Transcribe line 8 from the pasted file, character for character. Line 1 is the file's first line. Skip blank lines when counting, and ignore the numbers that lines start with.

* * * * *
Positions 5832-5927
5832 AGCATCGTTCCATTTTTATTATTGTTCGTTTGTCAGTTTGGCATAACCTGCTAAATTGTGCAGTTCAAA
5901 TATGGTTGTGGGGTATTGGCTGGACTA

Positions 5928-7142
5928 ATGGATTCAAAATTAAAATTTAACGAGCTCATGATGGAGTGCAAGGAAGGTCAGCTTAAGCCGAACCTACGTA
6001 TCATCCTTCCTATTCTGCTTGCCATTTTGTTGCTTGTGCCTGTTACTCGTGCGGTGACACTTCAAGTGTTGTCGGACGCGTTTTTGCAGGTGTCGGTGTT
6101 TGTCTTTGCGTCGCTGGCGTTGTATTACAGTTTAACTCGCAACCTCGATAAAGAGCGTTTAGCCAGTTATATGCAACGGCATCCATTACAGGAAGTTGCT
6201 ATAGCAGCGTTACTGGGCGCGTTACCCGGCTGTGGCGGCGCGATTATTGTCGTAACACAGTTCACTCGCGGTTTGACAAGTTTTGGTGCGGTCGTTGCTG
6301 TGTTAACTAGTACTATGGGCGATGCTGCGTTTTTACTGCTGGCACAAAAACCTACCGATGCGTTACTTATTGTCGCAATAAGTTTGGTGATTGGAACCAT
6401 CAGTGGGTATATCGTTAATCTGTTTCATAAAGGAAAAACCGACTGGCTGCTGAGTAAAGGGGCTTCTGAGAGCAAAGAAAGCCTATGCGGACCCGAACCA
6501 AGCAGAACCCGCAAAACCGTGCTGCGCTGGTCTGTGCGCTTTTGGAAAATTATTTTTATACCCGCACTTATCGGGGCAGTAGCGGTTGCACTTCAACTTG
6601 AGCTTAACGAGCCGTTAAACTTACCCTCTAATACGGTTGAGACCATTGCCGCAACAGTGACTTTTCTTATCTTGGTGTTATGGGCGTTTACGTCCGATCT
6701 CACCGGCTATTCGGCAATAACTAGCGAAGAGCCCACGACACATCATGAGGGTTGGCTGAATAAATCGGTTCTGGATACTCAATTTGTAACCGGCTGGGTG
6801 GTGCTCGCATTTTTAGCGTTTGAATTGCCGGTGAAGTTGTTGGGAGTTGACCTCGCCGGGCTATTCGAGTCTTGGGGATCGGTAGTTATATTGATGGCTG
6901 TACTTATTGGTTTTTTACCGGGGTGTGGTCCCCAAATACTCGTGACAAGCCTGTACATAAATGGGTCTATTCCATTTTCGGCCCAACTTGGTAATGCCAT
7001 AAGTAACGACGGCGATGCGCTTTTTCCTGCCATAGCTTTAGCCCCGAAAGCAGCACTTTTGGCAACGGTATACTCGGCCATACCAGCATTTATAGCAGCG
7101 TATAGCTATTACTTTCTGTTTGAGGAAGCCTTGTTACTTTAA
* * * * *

6201 ATAGCAGCGTTACTGGGCGCGTTACCCGGCTGTGGCGGCGCGATTATTGTCGTAACACAGTTCACTCGCGGTTTGACAAGTTTTGGTGCGGTCGTTGCTG